A Fish of Turquoise Water

How William Aliotti’s unconventional lines took him from a small island in the Caribbean to a digitized global existence.

Light / Dark


Full disclosure: I don’t know what makes William Aliotti a great surfer.

Trying to find out, I hopped over to his island, French Saint-Martin, to spend time in his world and to meet his family, his friends, his mentors, and his longtime girlfriend, Sara. I surfed with him, laughed, and ate delightful French food, some of which he cooked himself because, as well as being a surfer with an uncanny eye, uncommon power, flow, and a missing fear gene, he cooks a damn good magret de canard

I knew next to nothing about him before I went. Aliotti isn’t a surf superstar. He’s not Kelly, John John, or Gabby famous. Nor is he one of the recognized big-wave fraternity, scratching a living chasing giants. He’s not a Pipe master or a slab fiend, or a North Shore vlogger, like Nathan Florence and Koa Rothman.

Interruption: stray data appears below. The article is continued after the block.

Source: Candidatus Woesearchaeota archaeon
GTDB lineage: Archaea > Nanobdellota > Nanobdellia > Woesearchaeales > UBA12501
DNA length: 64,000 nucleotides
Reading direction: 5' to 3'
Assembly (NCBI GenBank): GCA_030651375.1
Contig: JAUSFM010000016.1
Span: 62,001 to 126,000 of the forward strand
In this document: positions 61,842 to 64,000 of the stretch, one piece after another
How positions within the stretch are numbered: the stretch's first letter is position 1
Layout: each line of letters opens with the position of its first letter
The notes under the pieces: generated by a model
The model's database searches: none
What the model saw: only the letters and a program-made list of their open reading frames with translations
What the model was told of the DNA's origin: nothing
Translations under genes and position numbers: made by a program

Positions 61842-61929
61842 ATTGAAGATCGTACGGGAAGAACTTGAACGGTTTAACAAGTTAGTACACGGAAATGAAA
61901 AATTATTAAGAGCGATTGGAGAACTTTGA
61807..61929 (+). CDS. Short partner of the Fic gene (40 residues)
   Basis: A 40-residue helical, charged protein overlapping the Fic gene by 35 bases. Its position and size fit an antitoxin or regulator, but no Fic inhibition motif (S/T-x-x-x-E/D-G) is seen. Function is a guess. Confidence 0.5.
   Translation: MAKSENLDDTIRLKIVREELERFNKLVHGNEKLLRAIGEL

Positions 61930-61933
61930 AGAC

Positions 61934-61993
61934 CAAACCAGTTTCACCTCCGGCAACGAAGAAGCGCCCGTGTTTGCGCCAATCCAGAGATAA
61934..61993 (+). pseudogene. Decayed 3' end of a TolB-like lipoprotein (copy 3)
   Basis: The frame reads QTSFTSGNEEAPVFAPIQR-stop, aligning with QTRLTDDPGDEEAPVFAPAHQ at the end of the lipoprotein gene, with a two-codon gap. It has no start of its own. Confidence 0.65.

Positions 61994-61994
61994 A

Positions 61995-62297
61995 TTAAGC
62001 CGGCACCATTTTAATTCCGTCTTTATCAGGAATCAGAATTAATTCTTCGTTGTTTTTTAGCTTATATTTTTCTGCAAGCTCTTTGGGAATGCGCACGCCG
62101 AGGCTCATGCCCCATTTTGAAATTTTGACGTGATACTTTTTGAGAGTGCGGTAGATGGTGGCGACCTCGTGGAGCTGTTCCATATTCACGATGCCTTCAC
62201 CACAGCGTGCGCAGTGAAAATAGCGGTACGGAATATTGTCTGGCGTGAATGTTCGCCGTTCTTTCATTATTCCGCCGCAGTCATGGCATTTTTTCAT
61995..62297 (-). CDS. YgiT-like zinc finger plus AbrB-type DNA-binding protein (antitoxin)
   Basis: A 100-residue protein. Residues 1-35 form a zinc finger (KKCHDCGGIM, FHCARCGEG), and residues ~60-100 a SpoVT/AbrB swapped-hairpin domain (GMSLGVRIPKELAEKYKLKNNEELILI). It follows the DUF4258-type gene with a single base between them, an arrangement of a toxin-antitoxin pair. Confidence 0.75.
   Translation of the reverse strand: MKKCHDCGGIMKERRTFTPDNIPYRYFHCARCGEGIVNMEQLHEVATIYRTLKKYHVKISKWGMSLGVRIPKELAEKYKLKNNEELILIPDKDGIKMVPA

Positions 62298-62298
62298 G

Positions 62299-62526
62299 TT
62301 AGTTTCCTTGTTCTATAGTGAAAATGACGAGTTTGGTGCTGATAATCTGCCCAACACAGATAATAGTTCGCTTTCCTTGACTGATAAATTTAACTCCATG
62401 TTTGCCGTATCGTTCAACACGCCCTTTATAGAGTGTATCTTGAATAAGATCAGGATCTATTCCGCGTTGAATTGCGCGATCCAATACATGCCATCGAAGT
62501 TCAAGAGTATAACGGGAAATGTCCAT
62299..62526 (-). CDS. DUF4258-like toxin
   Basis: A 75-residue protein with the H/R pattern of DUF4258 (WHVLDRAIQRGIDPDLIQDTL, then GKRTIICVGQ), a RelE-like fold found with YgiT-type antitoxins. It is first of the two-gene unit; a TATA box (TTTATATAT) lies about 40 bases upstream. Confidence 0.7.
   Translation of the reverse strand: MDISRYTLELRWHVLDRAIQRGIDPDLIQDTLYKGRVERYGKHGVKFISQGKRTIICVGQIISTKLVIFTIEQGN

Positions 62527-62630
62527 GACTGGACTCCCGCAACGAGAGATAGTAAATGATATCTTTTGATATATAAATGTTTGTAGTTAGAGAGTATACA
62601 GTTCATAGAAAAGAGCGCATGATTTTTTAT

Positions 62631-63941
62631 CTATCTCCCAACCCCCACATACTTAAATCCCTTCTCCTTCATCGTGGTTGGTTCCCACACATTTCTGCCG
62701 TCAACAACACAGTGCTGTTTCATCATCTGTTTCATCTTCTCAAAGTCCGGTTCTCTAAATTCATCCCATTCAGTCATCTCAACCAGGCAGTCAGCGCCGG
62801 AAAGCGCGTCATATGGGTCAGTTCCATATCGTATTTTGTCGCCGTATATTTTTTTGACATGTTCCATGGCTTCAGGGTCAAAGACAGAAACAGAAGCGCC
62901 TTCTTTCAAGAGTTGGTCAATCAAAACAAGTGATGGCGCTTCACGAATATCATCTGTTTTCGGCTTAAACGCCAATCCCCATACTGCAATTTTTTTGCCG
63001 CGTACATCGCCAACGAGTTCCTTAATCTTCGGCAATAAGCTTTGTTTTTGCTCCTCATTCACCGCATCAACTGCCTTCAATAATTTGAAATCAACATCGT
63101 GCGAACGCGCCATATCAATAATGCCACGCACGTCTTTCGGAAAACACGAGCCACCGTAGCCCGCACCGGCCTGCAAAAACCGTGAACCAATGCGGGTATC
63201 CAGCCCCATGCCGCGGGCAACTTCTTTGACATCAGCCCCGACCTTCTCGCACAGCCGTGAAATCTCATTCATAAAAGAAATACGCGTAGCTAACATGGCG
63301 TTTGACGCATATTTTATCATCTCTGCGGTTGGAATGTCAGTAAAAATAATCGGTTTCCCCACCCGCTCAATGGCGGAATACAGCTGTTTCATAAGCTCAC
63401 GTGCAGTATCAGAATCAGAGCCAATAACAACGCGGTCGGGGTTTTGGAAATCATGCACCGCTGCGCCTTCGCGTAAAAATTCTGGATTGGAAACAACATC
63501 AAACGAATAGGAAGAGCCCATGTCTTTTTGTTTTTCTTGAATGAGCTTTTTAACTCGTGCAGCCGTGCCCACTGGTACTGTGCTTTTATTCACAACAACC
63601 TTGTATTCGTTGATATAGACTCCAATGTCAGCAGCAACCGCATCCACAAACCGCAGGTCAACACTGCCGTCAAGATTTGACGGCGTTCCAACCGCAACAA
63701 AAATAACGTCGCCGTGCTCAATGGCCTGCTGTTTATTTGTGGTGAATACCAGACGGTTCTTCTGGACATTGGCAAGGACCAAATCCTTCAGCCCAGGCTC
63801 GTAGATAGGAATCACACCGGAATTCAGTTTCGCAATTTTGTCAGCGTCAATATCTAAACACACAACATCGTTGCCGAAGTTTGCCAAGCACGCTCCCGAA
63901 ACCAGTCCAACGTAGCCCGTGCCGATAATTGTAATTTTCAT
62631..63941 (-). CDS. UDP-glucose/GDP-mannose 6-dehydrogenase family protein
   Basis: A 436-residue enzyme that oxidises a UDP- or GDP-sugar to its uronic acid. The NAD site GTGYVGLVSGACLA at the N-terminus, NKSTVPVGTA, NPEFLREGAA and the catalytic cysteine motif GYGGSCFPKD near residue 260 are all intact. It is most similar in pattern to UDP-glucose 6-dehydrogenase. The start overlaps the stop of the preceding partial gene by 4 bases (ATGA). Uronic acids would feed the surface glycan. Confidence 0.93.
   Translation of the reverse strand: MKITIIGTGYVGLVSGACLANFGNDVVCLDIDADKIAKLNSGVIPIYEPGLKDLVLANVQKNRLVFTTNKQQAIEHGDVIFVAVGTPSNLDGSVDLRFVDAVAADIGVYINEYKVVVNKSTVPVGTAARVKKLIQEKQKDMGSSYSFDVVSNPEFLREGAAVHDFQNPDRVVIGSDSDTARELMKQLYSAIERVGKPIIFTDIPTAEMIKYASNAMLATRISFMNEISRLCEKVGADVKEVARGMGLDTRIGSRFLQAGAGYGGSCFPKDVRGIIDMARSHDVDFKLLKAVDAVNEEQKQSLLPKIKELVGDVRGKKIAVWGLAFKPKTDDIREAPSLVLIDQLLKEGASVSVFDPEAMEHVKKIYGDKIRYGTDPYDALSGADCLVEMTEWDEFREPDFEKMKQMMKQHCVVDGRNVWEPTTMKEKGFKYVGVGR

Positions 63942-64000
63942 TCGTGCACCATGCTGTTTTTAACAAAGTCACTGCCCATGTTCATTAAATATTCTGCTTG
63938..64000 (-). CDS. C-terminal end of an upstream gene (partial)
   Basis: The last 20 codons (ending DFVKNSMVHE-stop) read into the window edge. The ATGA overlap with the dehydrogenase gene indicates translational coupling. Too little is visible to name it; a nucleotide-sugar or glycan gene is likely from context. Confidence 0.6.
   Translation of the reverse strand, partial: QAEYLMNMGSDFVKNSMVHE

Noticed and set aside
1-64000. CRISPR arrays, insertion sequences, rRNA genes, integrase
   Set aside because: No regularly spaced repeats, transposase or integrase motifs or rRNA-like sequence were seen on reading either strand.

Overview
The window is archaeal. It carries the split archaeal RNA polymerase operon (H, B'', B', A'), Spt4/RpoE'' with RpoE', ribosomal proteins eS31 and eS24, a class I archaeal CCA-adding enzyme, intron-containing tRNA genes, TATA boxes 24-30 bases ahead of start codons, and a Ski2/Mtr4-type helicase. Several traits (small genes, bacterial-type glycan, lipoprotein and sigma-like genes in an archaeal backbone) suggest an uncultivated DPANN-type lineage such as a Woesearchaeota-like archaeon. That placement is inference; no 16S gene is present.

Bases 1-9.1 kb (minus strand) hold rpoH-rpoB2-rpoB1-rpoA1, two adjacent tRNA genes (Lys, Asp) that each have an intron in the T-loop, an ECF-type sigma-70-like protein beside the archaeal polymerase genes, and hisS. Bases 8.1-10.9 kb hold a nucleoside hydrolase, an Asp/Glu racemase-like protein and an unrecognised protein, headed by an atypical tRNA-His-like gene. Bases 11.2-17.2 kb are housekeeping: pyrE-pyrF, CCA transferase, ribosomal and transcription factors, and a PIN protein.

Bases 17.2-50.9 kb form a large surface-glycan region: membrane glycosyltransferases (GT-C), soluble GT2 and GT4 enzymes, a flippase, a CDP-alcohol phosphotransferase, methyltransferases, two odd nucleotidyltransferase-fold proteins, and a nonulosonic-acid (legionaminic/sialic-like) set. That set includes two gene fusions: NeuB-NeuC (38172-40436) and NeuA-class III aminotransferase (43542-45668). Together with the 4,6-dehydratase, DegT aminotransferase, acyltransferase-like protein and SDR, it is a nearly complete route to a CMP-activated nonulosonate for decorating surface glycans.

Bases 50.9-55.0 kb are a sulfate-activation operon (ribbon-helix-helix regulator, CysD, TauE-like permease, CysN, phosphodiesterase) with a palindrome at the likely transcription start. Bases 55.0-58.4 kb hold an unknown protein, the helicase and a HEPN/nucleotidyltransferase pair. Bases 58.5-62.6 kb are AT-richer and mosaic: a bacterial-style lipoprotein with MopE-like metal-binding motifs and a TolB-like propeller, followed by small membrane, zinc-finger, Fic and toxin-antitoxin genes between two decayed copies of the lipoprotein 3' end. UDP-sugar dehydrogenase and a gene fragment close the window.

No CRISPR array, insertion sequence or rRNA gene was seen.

He’s a type of freesurfer who may or may not be distinguishable to you, depending on your age and how much of your soul you give to Instagram, Facebook, and YouTube. But he’s a surfer who has emerged from a tiny Caribbean island not known for its waves. He’s also someone people love to watch, and whose extreme, experimental, and close-to-perfect style is somehow relatable to you and me. If Curren is a god, Aliotti is one of the demigods. Supernatural, but more like us.

He’s of a generation that knows only an online communication sphere. His career is rooted in the cyberverse, the arc of his star largely seen as a trail of exploding clips and regular short films. He has a decent aggregate of followers (36,000) out there in the IG ether, and his YouTube videos—made in collaboration with filmmaker Miguel Claudeville Morell—regularly hit 40,000 to 50,000 views. His likes are high and his stuff gets shared among his audiences readily enough to reach his sponsors’ targeted eyeballs. So it’s his living: traveling the world, getting barreled, boosting huge airs, and hacking vicious turns. Just like he planned at 10 years old. 

Photo by Ben Thouard.

“When [my career] started, it was about competitions, of course,” Aliotti says. “I think they helped me grow. I learned about determination. Now I don’t know how to explain it, but it’s become more of an artistic pursuit. I absolutely love to make clips and videos and take photos, seeing what you can do with the boards, the editing, the music, the viewers, the surfing—making them all work together.”